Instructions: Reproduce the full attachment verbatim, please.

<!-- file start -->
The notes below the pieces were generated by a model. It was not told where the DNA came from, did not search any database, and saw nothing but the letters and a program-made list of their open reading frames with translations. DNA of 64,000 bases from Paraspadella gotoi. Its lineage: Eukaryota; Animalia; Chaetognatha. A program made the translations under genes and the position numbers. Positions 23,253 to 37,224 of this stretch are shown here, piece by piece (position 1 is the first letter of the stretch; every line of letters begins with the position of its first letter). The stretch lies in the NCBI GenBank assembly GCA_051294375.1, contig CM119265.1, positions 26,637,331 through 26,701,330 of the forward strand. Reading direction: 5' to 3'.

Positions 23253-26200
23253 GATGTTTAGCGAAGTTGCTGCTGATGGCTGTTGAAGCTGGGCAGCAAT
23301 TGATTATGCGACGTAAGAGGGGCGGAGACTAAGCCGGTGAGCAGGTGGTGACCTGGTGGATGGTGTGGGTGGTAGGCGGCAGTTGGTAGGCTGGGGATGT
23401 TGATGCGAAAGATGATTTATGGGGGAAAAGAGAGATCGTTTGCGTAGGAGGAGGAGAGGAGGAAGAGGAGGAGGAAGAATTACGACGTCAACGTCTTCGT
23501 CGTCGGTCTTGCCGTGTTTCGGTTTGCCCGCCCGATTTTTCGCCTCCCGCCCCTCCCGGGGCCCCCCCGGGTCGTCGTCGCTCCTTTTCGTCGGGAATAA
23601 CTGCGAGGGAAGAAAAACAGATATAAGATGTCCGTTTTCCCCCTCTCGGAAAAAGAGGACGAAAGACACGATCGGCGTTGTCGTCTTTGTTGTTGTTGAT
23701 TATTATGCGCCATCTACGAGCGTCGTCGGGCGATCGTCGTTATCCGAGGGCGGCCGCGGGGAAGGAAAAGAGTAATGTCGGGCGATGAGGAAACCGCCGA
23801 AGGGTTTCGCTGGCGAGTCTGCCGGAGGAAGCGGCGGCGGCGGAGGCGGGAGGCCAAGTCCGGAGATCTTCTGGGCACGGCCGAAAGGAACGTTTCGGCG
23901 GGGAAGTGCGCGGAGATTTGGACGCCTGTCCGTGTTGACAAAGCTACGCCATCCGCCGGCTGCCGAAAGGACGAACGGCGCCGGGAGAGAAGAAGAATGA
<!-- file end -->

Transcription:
The notes below the pieces were generated by a model. It was not told where the DNA came from, did not search any database, and saw nothing but the letters and a program-made list of their open reading frames with translations. DNA of 64,000 bases from Paraspadella gotoi. Its lineage: Eukaryota; Animalia; Chaetognatha. A program made the translations under genes and the position numbers. Positions 23,253 to 37,224 of this stretch are shown here, piece by piece (position 1 is the first letter of the stretch; every line of letters begins with the position of its first letter). The stretch lies in the NCBI GenBank assembly GCA_051294375.1, contig CM119265.1, positions 26,637,331 through 26,701,330 of the forward strand. Reading direction: 5' to 3'.

Positions 23253-26200
23253 GATGTTTAGCGAAGTTGCTGCTGATGGCTGTTGAAGCTGGGCAGCAAT
23301 TGATTATGCGACGTAAGAGGGGCGGAGACTAAGCCGGTGAGCAGGTGGTGACCTGGTGGATGGTGTGGGTGGTAGGCGGCAGTTGGTAGGCTGGGGATGT
23401 TGATGCGAAAGATGATTTATGGGGGAAAAGAGAGATCGTTTGCGTAGGAGGAGGAGAGGAGGAAGAGGAGGAGGAAGAATTACGACGTCAACGTCTTCGT
23501 CGTCGGTCTTGCCGTGTTTCGGTTTGCCCGCCCGATTTTTCGCCTCCCGCCCCTCCCGGGGCCCCCCCGGGTCGTCGTCGCTCCTTTTCGTCGGGAATAA
23601 CTGCGAGGGAAGAAAAACAGATATAAGATGTCCGTTTTCCCCCTCTCGGAAAAAGAGGACGAAAGACACGATCGGCGTTGTCGTCTTTGTTGTTGTTGAT
23701 TATTATGCGCCATCTACGAGCGTCGTCGGGCGATCGTCGTTATCCGAGGGCGGCCGCGGGGAAGGAAAAGAGTAATGTCGGGCGATGAGGAAACCGCCGA
23801 AGGGTTTCGCTGGCGAGTCTGCCGGAGGAAGCGGCGGCGGCGGAGGCGGGAGGCCAAGTCCGGAGATCTTCTGGGCACGGCCGAAAGGAACGTTTCGGCG
23901 GGGAAGTGCGCGGAGATTTGGACGCCTGTCCGTGTTGACAAAGCTACGCCATCCGCCGGCTGCCGAAAGGACGAACGGCGCCGGGAGAGAAGAAGAATGA